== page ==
Fomenting distrust of the TSE is part of Bukele’s broader push to weaken and undermine the other branches of government and independent public institutions. Bukele’s masterful ability to shape public opinion, aided by his oversized communications budget and Nuevas Ideas’ disproportionate campaign spending (representing 87% of total campaign spending in November and December), has won his party substantial popular support even as he has been internationally condemned for human rights abuses.

Ironically, after styling himself as an anti-corruption crusader, once in office, the Bukele administration quickly moved to eliminate the Secretariat of Transparency and officials refused to declare their assets. Since then the Bukele administration has been plagued by dozens of investigations into the mismanagement of state funds, while many newly-elected Nuevas Ideas candidates are marred by reports of corruption while previously holding political office. 

Statement from Aleixs Stoumbelis, CISPES Executive Director

“The results of Sunday’s election means that the Salvadoran left will lose the little institutional power they had to stave off the economic agenda of the right-wing oligarchy and transnational corporations. The path has further been made to facilitate Bukele’s very frightening plans to roll back the people’s hard-won democratic gains and consolidate his own power. But a decisive blow does not mean total defeat.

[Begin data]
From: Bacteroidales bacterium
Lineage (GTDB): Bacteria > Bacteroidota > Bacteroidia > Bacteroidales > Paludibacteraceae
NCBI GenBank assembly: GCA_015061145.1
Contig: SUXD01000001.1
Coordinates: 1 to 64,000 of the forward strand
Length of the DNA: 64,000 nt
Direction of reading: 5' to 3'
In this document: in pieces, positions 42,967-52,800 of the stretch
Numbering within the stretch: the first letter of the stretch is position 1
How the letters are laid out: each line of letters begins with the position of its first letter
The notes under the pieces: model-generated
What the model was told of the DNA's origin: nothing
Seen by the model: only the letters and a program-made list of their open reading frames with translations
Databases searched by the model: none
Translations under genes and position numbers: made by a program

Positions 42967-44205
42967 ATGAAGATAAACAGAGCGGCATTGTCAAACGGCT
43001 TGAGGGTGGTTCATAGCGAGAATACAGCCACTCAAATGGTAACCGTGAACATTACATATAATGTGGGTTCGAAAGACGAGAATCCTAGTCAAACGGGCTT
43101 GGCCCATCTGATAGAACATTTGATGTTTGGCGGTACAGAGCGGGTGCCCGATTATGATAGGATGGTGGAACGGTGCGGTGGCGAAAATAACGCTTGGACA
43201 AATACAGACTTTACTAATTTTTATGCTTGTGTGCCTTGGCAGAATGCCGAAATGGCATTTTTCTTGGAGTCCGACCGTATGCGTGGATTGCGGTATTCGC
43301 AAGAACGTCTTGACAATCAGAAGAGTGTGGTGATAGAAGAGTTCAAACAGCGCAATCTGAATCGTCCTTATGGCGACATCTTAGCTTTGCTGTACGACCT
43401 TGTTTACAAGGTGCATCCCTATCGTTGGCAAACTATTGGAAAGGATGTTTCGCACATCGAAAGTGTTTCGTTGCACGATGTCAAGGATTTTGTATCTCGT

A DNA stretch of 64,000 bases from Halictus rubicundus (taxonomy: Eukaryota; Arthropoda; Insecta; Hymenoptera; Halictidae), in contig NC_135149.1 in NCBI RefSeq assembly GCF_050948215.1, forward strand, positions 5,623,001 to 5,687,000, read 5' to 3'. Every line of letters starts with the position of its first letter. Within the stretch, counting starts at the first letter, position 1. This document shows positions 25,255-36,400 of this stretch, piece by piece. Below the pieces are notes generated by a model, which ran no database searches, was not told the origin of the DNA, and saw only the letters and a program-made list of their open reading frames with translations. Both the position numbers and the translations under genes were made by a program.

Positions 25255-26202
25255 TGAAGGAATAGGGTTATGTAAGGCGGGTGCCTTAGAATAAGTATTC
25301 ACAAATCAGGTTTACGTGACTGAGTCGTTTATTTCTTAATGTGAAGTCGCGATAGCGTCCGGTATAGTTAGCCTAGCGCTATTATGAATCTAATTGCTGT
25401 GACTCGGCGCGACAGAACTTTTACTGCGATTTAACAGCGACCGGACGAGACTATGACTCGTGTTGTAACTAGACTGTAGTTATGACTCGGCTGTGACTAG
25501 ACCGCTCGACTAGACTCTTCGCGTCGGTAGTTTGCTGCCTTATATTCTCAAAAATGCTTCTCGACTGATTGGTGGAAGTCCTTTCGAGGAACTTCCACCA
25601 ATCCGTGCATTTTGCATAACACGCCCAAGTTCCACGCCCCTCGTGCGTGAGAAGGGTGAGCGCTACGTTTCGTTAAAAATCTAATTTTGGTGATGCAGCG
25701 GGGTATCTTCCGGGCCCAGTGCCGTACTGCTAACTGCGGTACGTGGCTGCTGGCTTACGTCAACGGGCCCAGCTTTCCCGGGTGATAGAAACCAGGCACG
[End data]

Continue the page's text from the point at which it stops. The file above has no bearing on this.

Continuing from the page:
The Salvadoran popular movement has won important victories before without sufficient representation in any branch of government; it was like that for decades under ARENA. But through a combination of militant grassroots organizing, mass mobilization, and strategic international solidarity, they won critical victories, including defeating right-wing schemes to privatize health care and water.

As they find their footing in this frightening new political panorama, the social movement will need international solidarity organizations to continue at their side. We must also work quickly to challenge U.S. support for the Bukele regime, whether that’s in the form of aid to the military and police, which have come to serve as his personal enforcers, or funding for so-called development projects that will be used to dispossess the majority of their lands and resources and line the pockets of the elite. We’re glad that many in Congress are speaking out against Bukele’s attacks on democracy - now is the time to act.”